Moufang's own love of jazz has manifested many times in his musical career during the Source days and since—it was also clear in his flat, where he casually sat at the Rhodes to jam out a few chords. In 1997, he formed the Conjoint project with Jamie Hodge (formerly known as Born Under A Rhyming Planet) and Heidelberg jazz legends Gunter "Ruit" Kraus and Karl Berger. Primarily a vibraphonist, Berger's long career in jazz-fusion had seen him play with Ornette Coleman and Don Cherry among many others. Conjoint's first album came out on Source sublabel KM20, but their biggest splash came with the Earprints album in 2000, reissued by Demdike Stare's DDS label in 2018.
"I never thought about how we have to fuse electronic music and jazz," Grossmann said. "To me they're one more or less. Jazz was not about using a saxophone or a trumpet, it was the idea. This was working with Karl Berger in Conjoint. He was a very traditional jazz musician. You could see this guy never really listened to electronic music, but once he entered the studio with David and he could see what was going on there, he was completely hooked. He would say, 'Great! This is like back in the day when we used to say, We want to play textures!' and so on. You could see in this guy how easily the two worlds related."
Before the Napster-fuelled file-sharing boom dealt a savage blow to established music industry structures, Move D was an early adopter of MP3.com. For a brief time the platform allowed independent artists to upload their music and connect with listeners and fellow artists alike, and even receive profit share from advertising revenues. The company over-reached when it tried to offer users a way to listen to their CD collections online at any time, and lost out in a mammoth lawsuit with Universal Music Group. At its peak, though, Moufang used the site to connect with producers the world over, eventually pooling the best of what he discovered into the excellent, trip-hop tinted opensource.players compilation in 2001.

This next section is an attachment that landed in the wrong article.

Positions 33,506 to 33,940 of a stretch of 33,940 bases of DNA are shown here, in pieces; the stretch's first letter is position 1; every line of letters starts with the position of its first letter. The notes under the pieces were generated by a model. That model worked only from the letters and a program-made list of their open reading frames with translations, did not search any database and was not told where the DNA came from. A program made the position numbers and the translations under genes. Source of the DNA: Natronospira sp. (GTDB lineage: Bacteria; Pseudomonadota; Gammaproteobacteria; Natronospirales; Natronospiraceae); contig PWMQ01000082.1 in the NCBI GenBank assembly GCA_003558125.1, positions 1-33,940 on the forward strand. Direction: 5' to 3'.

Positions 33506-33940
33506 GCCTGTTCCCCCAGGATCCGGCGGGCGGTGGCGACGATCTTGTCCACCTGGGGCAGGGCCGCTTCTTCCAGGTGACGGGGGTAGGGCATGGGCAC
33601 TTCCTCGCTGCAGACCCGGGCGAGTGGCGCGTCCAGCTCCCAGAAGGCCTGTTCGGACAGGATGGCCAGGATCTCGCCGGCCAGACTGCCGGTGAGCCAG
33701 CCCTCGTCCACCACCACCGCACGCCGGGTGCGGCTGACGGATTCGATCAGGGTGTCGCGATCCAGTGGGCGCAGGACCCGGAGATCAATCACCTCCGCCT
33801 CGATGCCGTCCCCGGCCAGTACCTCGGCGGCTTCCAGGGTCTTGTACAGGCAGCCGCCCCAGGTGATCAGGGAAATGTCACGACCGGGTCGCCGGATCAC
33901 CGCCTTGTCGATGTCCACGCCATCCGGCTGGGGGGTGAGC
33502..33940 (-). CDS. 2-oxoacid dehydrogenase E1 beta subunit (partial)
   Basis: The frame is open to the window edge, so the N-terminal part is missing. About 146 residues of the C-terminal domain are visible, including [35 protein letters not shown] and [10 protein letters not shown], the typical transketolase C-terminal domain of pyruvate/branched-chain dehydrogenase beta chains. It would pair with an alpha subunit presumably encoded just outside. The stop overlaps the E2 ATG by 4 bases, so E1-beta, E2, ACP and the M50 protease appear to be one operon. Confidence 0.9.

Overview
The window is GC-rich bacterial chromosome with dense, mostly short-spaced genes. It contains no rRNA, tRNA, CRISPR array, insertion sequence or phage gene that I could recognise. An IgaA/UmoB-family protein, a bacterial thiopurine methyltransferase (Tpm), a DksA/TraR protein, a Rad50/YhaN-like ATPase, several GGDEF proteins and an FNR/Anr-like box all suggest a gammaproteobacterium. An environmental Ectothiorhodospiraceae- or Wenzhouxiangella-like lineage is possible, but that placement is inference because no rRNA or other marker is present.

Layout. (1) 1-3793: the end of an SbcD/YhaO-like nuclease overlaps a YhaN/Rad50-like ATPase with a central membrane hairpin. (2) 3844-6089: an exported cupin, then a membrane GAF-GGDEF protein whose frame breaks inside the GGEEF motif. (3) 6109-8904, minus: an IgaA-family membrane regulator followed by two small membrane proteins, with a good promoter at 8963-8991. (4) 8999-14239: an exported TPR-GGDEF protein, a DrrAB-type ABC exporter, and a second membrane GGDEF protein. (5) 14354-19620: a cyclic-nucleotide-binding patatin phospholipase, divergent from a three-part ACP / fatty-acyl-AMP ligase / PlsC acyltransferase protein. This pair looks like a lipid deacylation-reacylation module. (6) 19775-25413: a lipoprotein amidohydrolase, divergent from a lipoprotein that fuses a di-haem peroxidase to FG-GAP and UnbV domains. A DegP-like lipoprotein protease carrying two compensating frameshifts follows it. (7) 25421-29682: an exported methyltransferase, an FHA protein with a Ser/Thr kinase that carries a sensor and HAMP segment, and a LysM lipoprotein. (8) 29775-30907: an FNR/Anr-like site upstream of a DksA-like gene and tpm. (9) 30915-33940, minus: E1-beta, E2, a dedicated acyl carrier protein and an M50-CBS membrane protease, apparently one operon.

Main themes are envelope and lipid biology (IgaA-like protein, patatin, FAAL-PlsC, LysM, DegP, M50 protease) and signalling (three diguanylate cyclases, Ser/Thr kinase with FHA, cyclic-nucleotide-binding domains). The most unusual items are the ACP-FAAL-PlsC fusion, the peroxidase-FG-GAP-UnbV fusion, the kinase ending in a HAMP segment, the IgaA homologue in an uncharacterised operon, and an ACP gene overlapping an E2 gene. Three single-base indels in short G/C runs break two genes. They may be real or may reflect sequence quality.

For all the well-known artists that sprung from early appearances on Source to achieve great things, there are just as many obscure projects and producers that make up the Source legacy. Some, like Cologne's Elfish Echo or Deltidseskapism (Malmö's Martin Abrahamsson), are tangled up in the web of aliases, netlabels and CD-r releases that typify much of the underground electronic music of the era.
One particularly unlikely signing was that of Yonder Kids, whose Arsequake LP, complete with a sleeve fit for The 2 Live Crew, brought a dose of mutant electro-funk and glitchy techno to Source. The music was actually the work of Thomas Geissler (affectionately referred to as Geiss T) in conjunction with krautrock veteran Konstantin Bommarius and Ulrich Faehndrich. Once a drummer in Karthago, Bommarius turned to sequencing on an Atari when he developed Parkinsons disease in the '90s. Notably older than Moufang, Grossmann and most of the Source contingent, Yonder Kids were regulars at HD800. Arsequake attained a certain level of cult status in recent years, which is not surprising considering the voracious appetite of the minimal scene for overlooked leftfield club tracks with a crisp digital edge. Baffling Noise, a sub-label of Alex Picone's Seekers stable, presented some of the original Arsequake tracks alongside other unreleased Yonder Kids cuts on a double-vinyl release in 2019.